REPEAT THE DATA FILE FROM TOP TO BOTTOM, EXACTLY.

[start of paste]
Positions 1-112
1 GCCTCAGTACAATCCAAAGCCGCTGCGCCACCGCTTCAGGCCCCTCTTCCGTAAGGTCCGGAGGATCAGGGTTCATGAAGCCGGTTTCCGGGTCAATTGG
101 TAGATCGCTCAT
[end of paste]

Positions 1-112
1 GCCTCAGTACAATCCAAAGCCGCTGCGCCACCGCTTCAGGCCCCTCTTCCGTAAGGTCCGGAGGATCAGGGTTCATGAAGCCGGTTTCCGGGTCAATTGG
101 TAGATCGCTCAT